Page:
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NATO stalemate

By Messenger Staff
Wednesday, April 18
Georgia’s NATO membership has been a consistently hot topic for the last 12 years. However, regular NATO summits have failed to meet Georgia's expectations. Most recently, at the Bucharest summit in 2008, the much-anticipated MAP (membership action plan) was not granted. Georgia is trying to temper its hopes this year for the Chicago summit, but there are some voices questioning whether or not Georgia needs NATO membership at all.

NATO leadership, although constant in their praise for and support of Georgia, have made it clear that the country will not receive a MAP at Chicago. Some analysts believe that the problem is not Georgia, but Russia. NATO members do not want to irritate Moscow by bringing Georgia – Russia's "backyard" – further into the North Atlantic sphere of influence. It is interesting to note how German Chancellor Angela Merkel explained NATO’s position, by saying that the country could become a NATO member when its membership does not decrease NATO security, but increases it. NATO is understandably more committed to cooperation, rather than confrontation, with Russia.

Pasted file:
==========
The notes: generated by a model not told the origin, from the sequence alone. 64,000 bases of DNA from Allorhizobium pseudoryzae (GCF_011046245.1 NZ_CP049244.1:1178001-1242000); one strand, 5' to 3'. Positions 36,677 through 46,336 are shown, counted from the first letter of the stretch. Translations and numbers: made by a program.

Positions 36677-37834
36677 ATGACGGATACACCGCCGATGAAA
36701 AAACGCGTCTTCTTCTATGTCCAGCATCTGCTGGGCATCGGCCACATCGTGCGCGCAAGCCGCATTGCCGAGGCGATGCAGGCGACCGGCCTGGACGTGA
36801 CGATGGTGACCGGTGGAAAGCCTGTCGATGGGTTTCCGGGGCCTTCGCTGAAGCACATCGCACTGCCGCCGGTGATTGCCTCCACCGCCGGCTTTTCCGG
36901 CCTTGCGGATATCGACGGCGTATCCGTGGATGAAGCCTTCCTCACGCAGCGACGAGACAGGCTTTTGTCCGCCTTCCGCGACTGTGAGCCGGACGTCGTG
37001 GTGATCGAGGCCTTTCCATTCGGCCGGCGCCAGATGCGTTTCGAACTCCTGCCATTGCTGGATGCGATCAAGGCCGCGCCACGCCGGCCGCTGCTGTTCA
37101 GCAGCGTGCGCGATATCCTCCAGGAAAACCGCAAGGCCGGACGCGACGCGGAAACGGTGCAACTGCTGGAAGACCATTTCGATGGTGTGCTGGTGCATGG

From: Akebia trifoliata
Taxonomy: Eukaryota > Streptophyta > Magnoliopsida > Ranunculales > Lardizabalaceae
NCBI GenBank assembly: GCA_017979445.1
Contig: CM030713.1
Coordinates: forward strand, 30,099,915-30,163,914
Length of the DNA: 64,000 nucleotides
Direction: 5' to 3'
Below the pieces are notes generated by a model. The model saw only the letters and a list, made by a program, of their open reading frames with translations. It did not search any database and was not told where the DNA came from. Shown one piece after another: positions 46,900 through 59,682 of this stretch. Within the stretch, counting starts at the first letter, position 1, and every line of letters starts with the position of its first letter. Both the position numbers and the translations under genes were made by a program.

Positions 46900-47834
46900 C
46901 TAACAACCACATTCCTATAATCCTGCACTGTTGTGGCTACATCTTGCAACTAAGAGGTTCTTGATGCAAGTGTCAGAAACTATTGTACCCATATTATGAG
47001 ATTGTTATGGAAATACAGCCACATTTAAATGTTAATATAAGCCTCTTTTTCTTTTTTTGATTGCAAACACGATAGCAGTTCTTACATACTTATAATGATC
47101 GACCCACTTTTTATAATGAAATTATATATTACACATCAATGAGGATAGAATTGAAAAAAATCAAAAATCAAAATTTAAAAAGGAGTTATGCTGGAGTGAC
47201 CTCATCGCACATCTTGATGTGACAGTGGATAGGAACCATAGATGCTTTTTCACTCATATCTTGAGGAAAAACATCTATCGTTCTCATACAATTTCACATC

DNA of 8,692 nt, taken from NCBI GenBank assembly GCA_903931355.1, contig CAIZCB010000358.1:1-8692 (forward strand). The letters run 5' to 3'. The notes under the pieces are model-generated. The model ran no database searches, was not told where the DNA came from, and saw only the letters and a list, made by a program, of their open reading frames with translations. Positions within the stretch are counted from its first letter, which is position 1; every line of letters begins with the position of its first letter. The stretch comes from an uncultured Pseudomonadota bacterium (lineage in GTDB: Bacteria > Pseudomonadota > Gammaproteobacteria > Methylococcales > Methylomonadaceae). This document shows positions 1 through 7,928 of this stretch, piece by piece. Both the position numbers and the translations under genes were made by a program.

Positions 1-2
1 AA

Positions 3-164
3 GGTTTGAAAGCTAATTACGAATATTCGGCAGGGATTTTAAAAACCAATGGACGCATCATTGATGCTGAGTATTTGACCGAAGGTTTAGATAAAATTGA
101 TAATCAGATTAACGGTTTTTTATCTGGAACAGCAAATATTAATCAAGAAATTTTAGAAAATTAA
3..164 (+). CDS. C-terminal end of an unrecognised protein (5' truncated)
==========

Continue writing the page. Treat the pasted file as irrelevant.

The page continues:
There are other important challenges for NATO, such as Iran's nuclear program, civil war in Syria, anti-missile systems in Europe, and completing operations in Afghanistan. With these, NATO is actively communicating with Moscow. The occupation of Georgia’s territories by Russia is not of vital importance to the alliance, and it is not willing to damage relations with Moscow because of Georgia. This position is a realistic one. Some romantic Georgians believe it cynical and humiliating for the country to see the doors of NATO open to it, but not be allowed in. But this is the sentimental bleating of politicians, not geopolitical common sense.

Is there any alternative for Georgia, apart from continuing its efforts to join NATO? Will the country receive more security if it returns to Russian protection? What will be a guarantee of territorial integrity and de-occupation of the breakaway regions? These questions unfortunately have no good answer for Georgia, if any answer at all. Russia has not made its intentions clear if Georgia were to adopt a more neutral policy; there could be no guarantees of security or sovereignty in that situation. As it stands today, NATO membership at least provides some certainty.

There is also a belief that, if NATO does not change its policy and admit a country with territorial programs to join the alliance, then Georgia must relinquish its claims to the disputed territories and enter NATO without them. Both of these positions seem unrealistic – so can it be any wonder that Georgia remains on the threshold of the alliance, looking in but never entering?